This is a post of Very Uncomfortable Feelings.
It’s a culmination of many different things, that has obviously been building up for awhile, although recent triggers have been a catalyst to often make me shake my head and compose this as I drive. And even then, even when it’s just me and my words and there is no judgement, I cannot even put together the words in a way that conveys the general ARGHiness of this post.
I move fast. It is true in every way that you can turn it; with the exception of running, I am a fast person. (And even then? To start with? I’m a sprinter at heart. I can run really fast for .. a little while.) I type fast, I talk fast, I process quickly, and I want everything in my life to be as streamlined as my mind works. Which is to say that I spend a lot of my time going ARGH COME ON ALREADY.
I think that, in order to work this fast and efficiently, I neatly compile my feelings into succinct little boxes. Even my emotions seem black and white a lot of the time.
The Powell family tragedy. I cannot even link to it because if you don’t know, you’re better off for it. I cannot (and when I’m talking out loud in the car, I say CAN-NOT because I mean it that definitively) comprehend a father’s actions in this case. CAN-NOT. It INFURIATES me. Sickens me. Forces me to openly weep. The details that – for some reason – keep coming out about this case just further worm into my heart, make me want to shut in our kids and never let them out. Never. I have no ability to play devil’s advocate here.
In a completely different vein, a virtual friend of mine lost her battle to inflammatory breast cancer. We were friends due to our love of our little boys and our love of science. She was an amazing person, one who absolutely leaves behind a long and detailed tapestry of love and legacy. There are not enough words to pay her due tribute, not enough flowers to send, not enough poems to write. She leaves behind two little boys. Little boys like mine. Little boys like the Powells.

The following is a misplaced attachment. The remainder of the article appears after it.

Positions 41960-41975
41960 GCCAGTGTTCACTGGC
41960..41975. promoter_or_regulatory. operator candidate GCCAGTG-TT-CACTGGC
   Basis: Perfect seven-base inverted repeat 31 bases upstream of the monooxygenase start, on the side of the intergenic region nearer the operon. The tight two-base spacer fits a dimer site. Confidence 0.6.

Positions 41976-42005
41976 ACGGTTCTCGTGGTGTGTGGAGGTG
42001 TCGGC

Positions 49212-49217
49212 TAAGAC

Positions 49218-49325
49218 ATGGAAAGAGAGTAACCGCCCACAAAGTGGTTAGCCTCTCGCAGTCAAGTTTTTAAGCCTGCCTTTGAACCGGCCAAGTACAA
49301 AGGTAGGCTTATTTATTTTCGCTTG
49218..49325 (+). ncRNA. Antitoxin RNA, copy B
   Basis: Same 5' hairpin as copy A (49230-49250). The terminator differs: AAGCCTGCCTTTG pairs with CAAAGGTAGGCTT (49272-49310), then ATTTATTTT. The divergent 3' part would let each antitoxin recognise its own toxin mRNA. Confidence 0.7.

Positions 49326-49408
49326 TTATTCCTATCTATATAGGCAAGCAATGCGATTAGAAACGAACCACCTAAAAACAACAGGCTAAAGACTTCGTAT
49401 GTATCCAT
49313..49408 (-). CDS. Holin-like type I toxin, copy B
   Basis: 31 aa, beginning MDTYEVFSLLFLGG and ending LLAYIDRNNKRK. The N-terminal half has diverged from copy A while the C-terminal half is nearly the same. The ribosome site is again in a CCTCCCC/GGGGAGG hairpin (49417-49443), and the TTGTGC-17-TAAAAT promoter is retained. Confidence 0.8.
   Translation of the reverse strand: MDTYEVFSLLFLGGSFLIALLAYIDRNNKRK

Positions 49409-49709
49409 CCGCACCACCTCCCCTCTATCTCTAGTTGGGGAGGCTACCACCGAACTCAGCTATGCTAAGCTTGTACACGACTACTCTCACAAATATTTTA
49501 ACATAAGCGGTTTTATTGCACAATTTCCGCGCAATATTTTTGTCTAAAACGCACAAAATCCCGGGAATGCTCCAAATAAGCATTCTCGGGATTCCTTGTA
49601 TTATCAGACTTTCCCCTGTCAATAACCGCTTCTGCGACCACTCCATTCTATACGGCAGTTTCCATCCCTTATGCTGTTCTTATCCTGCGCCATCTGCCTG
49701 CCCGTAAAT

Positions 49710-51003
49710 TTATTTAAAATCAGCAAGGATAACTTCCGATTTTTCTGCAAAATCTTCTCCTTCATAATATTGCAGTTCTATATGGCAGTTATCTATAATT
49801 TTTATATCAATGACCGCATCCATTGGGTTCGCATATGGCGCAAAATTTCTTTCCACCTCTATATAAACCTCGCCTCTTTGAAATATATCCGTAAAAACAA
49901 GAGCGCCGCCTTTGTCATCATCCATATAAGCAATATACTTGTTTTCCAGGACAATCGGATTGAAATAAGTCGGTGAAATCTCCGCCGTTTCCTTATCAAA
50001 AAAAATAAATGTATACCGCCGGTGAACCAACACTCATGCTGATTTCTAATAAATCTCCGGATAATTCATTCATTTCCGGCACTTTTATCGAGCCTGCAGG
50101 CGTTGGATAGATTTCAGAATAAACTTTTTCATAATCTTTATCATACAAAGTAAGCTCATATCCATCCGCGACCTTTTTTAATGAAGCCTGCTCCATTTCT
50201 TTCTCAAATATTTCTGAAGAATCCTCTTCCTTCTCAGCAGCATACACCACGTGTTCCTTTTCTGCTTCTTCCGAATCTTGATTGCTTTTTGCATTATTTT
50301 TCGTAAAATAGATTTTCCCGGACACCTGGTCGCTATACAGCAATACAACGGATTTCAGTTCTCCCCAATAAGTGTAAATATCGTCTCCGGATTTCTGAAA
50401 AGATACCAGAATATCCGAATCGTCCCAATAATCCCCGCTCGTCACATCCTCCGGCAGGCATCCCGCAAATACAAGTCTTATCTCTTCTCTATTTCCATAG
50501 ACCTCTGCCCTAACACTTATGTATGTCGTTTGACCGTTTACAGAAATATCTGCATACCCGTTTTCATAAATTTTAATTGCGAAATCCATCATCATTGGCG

I am just ARGH because I read these things and they both make me cry, inconsolably, at the massive injustice of the world. Like there is so much dark out there, so many black holes in our atmosphere, that we are all inevitably going to trip one, a landmine hidden under the surface. Just something to explode suddenly, or implode even, and leave your world shaken and empty. Vacuous.
And is always the way, I feel this way so deeply this week and I leave every day to a giant, full moon. There is a moon there, reminding me of my grandmother, of past loves, of a giant landmark that we all look to. Our little boys look there with wonder and fascination, and who can blame them? If you’re exploring, you expect a landmine or two. You expect to find a crater by falling in. Because you’re on. You’re ready. Binoculars in hand, map at the ready, you know something unexpected – good or bad – is around the bend.
It’s these surprises that hit me the hardest.
I keep looking for answers, for justification where there is none. There is none.
Between all of this and a local news team posting a Facebook picture of a fatal wreck – a detailed picture, containing car make and model and just how badly it was demolished in said wreck that killed someone – before the family had even been notified .. I am just looking at this online stuff and wondering why in the world I do any of it.
And Susan, as always, had the perfect turn of a phrase to remind me.
“All that survives after our death are publications and people.
So look carefully after the words you write, the thoughts and publications you create, and how you love others. For these are the only things that will remain.”
I look at my boys and I look at my “rocket ships” and I look at that moon, and I think, One day.